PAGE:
Sportsbooks in the state pay 51% of their revenue in taxes. Regulating online casinos could bring even more tax revenue for the state

Additionally, New York borders New Jersey, Connecticut, and Pennsylvania, three states that have already legalized online casino gaming. As it stands, NY is losing potential online casino revenue to players who travel across the border to play. 

Finally, New York may legalize it because the threat of gray market online casinos looms. The state doesn’t want to lose revenue to these skates, and players are safer using regulated platforms. It’s a win-win. 

The Case Against Online Casinos In New York

Opponents of legal online casino gambling usually boil down to a single point: it’s a vice. And that’s true. Problem gambling accounts for a very small percentage of actual gambling, but it does exist. Some opponents believe legalizing online casinos gives those select few people easier access. 

There may also be pushback from the state’s handful of retail casinos, which obviously want revenue to continue at their land-based properties. Usually, retail properties are allowed to license online casinos when a state regulates, which could offset this worry if it happened in New York. 

When New York Is Expected To Legalize Online Casinos

The jury’s out on this one. State Senator Joseph Addabbo, who was instrumental in bringing sports betting to NY, aims to include online casinos in the 2023-24 budget

Let’s say, in a perfect world, he succeeds and a bill is passed in late 2023. Even then, online casinos could be delayed to 2025 or later. Once online casinos are legalized, a lot of regulatory work needs to be done before they are cleared to launch. 

Simply put, don’t hold your breath for NY online casinos any time soon. It could be multiple years before they become a reality.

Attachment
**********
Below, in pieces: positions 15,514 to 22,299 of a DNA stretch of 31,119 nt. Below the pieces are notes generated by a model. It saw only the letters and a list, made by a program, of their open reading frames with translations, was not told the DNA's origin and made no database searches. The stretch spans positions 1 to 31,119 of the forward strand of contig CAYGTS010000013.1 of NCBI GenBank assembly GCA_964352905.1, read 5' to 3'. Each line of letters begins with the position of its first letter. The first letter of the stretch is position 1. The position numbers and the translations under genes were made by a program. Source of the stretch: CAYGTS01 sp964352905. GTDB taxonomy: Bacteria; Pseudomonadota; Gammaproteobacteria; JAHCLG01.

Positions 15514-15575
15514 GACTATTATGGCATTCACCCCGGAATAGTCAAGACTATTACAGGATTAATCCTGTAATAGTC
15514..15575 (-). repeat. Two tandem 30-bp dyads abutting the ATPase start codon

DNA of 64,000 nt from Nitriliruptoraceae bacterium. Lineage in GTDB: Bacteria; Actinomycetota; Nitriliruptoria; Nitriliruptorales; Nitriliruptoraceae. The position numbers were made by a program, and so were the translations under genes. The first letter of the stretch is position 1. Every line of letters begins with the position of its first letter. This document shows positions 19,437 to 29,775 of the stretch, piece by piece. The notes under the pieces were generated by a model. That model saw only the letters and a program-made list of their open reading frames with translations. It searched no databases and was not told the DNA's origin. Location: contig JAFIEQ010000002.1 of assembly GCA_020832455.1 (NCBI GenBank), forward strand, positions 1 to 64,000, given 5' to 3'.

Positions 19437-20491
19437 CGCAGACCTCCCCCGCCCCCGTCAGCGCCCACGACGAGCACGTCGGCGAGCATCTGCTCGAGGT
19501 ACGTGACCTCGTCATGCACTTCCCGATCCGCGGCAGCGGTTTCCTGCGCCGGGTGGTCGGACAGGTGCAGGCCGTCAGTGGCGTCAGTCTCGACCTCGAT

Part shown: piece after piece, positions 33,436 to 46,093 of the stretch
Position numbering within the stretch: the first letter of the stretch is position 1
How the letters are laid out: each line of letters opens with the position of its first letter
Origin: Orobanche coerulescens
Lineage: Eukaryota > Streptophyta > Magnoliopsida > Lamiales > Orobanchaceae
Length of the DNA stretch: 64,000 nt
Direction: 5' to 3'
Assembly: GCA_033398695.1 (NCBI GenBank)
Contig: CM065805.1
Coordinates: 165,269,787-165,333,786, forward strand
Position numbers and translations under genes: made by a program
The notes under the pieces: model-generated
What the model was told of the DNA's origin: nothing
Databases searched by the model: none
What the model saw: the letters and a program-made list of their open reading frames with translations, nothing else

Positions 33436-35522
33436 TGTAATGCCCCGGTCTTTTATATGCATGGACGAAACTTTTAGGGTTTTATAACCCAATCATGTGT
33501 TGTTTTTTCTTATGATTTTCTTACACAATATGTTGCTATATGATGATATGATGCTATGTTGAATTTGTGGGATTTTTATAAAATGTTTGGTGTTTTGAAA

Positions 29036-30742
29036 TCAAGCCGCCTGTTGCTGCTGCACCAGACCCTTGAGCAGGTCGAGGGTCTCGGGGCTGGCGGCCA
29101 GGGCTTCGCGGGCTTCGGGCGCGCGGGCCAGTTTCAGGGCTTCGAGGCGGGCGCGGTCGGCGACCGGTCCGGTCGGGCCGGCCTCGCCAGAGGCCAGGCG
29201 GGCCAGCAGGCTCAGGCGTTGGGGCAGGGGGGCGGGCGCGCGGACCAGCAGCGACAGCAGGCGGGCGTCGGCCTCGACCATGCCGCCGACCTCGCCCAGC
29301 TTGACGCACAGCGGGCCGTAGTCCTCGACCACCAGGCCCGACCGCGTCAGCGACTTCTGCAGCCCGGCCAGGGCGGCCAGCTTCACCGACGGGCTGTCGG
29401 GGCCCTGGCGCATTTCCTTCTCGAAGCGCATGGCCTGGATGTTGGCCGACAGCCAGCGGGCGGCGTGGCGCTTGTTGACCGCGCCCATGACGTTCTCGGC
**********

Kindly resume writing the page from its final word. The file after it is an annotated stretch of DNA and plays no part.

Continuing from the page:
What To Expect When NY Online Casinos Are Legal

Well, first things first. Expect a contentious legal battle to determine who will be able to license and operate online casinos in the state. California’s sports betting battle is an example of how fraught a state’s legalization attempts can be. Like in California, New York has so many stakeholders vying for an advantageous position: the government, sportsbook operators, Native American Tribes, and more.

Because regulations take time, you’ll probably hear that online casinos in New York are “legal” long before you can actually sign up and start playing. This is thanks to lengthy regulatory processes that follow formal legislation. New York will need to establish certain practices and rules, then dole out licenses and approve operators for launch based on stipulations set by organizations overseeing the industry. It’s a lot of logistical mumbo-jumbo that effectively adds up to “just wait until platforms are live.”

If New York’s sports betting industry is any indicator, though, we expect online casinos to make a big splash with players and earn the state a huge chunk of revenue.

AP Photo/Wayne Parry

About the Author

Cole Rush

Cole Rush is New York Sports Day's News Editor. Cole is a Chicago-based writer in the gambling, media, and entertainment space. His work has been showcased in various gaming industry magazines and online columns.